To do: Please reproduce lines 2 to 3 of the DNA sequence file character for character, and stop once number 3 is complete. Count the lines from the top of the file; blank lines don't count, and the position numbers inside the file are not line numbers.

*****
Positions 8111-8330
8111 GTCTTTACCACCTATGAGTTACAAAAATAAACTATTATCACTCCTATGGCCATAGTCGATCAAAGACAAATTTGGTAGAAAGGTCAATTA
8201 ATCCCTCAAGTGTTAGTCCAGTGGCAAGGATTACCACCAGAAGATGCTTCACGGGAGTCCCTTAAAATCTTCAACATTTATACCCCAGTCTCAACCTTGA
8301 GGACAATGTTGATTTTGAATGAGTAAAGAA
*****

8111 GTCTTTACCACCTATGAGTTACAAAAATAAACTATTATCACTCCTATGGCCATAGTCGATCAAAGACAAATTTGGTAGAAAGGTCAATTA
8201 ATCCCTCAAGTGTTAGTCCAGTGGCAAGGATTACCACCAGAAGATGCTTCACGGGAGTCCCTTAAAATCTTCAACATTTATACCCCAGTCTCAACCTTGA